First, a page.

I came to Hong Kong with expectations of finding my shoe size. School Geography lessons taught us that Chinese women were synonymous with ‘lotus feet’ and I am size 4. First revelation was that there are no ‘tiny feet’ sizes in Hong Kong markets, except for kids, and the custom of foot binding was long extinct. Second surprise was that Chinese cuisine was more than Manchurian Chicken, Chow Mien and Hot & Sour soup. I followed the distinctive Hong Kong smell, ‘perfumed fishy’ as a friend put it, through alleys, neighboring islands and restaurants discovering finger-licking Fish balls dipped in sauce, the hang-man bloated ducks, fried chicken claws, succulent dim sums and slurpy soup noodles. The list now scrolls down to Bok Choy, Choy Sum, Chao Daub Fu or smelly Tofu, crab cakes, moon cakes, Dragon fruit, Persimmons, Mangosteen and the nose-scrunching Durian.
Not everything is perfect: the unblinking faces in lift lobbies, the pushy crowds of the MTR, the often silent walk to JUSCO, WELLCOME, PARK & SHOP (stores)and back without uttering a syllable, the guttural rudeness of fruit sellers at wet market stalls, the pestering sales peddlers of ‘genuine fake’ watches and purses, too many people waiting for taxis around midnight on Nathan Road, the ‘No cheap’ snide comments of shop assistants of brand showrooms because you happen to be from the Sub-continent, the ‘I-stay-in-a-beachside villa’ snooty comment of expat permanent residents.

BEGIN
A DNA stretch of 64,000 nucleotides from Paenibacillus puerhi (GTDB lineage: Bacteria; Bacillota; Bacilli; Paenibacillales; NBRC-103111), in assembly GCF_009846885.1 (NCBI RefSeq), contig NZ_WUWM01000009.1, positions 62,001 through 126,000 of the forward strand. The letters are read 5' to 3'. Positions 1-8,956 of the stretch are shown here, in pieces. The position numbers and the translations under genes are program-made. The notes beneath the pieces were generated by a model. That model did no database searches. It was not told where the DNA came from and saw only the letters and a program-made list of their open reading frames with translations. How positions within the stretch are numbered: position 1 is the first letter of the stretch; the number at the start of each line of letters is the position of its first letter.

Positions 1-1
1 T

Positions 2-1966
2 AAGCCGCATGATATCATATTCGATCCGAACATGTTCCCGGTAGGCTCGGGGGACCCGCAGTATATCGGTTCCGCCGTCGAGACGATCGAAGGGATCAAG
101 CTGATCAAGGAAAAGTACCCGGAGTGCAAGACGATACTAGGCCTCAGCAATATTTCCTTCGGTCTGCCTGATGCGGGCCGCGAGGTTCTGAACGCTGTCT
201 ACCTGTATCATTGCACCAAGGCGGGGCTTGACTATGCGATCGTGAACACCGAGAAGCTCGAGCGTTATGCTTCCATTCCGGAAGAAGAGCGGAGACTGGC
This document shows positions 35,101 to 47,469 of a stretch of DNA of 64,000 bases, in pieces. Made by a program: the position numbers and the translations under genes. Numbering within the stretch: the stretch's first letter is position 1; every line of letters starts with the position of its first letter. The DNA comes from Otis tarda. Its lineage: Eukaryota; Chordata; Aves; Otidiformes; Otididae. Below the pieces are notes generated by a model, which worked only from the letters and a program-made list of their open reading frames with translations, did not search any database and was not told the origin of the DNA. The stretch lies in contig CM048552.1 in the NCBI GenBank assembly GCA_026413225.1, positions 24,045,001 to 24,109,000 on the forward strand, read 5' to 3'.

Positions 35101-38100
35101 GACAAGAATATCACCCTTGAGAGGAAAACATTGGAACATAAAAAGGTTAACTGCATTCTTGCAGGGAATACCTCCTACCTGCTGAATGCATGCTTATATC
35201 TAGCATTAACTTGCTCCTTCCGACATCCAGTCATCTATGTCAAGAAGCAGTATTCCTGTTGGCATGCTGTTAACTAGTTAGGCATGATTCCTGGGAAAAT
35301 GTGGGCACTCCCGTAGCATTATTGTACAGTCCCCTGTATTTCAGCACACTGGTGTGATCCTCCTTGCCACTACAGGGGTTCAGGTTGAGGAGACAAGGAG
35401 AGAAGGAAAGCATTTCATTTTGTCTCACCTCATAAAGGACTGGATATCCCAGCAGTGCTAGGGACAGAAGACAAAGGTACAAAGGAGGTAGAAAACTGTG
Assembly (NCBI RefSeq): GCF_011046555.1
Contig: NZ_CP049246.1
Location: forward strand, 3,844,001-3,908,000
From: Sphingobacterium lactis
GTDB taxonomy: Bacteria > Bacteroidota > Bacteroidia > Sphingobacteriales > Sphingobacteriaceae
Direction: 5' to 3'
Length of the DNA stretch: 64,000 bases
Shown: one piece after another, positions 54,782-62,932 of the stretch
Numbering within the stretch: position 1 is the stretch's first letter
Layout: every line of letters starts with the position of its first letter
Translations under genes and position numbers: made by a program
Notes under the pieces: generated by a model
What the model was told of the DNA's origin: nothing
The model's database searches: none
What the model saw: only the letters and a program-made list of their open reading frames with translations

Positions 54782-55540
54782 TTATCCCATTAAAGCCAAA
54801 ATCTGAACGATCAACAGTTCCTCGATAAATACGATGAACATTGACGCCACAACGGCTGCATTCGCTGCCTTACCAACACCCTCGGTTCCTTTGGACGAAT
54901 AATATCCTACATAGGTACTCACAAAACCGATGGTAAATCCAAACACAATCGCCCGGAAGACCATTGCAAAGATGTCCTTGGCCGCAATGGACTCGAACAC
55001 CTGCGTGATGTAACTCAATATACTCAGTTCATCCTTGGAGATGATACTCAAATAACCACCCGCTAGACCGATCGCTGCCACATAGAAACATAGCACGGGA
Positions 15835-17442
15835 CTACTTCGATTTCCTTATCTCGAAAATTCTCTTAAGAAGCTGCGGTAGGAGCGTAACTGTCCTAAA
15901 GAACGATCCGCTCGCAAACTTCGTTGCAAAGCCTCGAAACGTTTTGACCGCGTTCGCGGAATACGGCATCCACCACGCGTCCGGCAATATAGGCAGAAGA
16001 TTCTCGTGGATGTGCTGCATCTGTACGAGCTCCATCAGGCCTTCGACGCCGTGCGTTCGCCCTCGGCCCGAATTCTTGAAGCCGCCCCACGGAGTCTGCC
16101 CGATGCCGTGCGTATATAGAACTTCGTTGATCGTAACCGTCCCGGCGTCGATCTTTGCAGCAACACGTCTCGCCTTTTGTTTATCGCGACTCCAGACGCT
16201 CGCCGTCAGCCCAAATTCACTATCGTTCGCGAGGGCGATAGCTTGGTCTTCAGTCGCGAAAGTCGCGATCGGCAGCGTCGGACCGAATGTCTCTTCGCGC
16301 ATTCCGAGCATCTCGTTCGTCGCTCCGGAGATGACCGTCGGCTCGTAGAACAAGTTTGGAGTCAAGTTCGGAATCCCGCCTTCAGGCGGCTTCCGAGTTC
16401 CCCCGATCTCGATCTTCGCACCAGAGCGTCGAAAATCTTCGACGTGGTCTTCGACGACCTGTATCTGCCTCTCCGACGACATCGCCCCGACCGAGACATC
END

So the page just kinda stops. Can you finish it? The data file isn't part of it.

The list expands and subtracts as I move around Kowloon, Hong Kong, the neighboring islands, New Territories’ villages for shopping, hiking, literary and cultural activities; watching seniors twirl to ‘Sugar Sugar Honey Honey’ in neighborhood parks or visiting Temples-splendid in serenity; while watching fireworks illuminate the night sky on Chinese New Year or swaying to pulsating drum beats during Dragon Boat races; during mute shopping spree in Wet markets as I get coins plucked from my hand and a bag looped on my fingers; riding the tram, ‘the slow motion mechanical rickshaw ’ to the British relic ‘Western Market,’ a red beacon in the traditional ambiance of Sheung Wan.
In five plus years Hong Kong unfolds into quirky quilt, patch-worked with frisky ferry rides across the fast reducing water way, kaleidoscopic shopping malls and multiplying vertical constructions in ‘who is tallest’ mode and responsible for vertigo, streamlined air-conditioned walkways and numerous eating places metamorphosing with drop of chopstick, the ‘couldn’t care less attitude’ of locals and jostling Mainlanders, the land grabbing helpers sprawled in open spaces and parks, the tenacious seventy year old, bent back, pushing a cart stacked with cardboard boxes through crowded pavements, seniors swimming in the cold waters of Hung Hom Bay, the willowy model selling whitening cream on posters pasted all over the city, the high-decibel bus passengers in conversation or argument, the poky umbrellas rain or sunshine, the flora and fauna and the hikes.
*from a blog on Hong Kong
About the Author:Indra Chopra is a freelance writer and Blogger.
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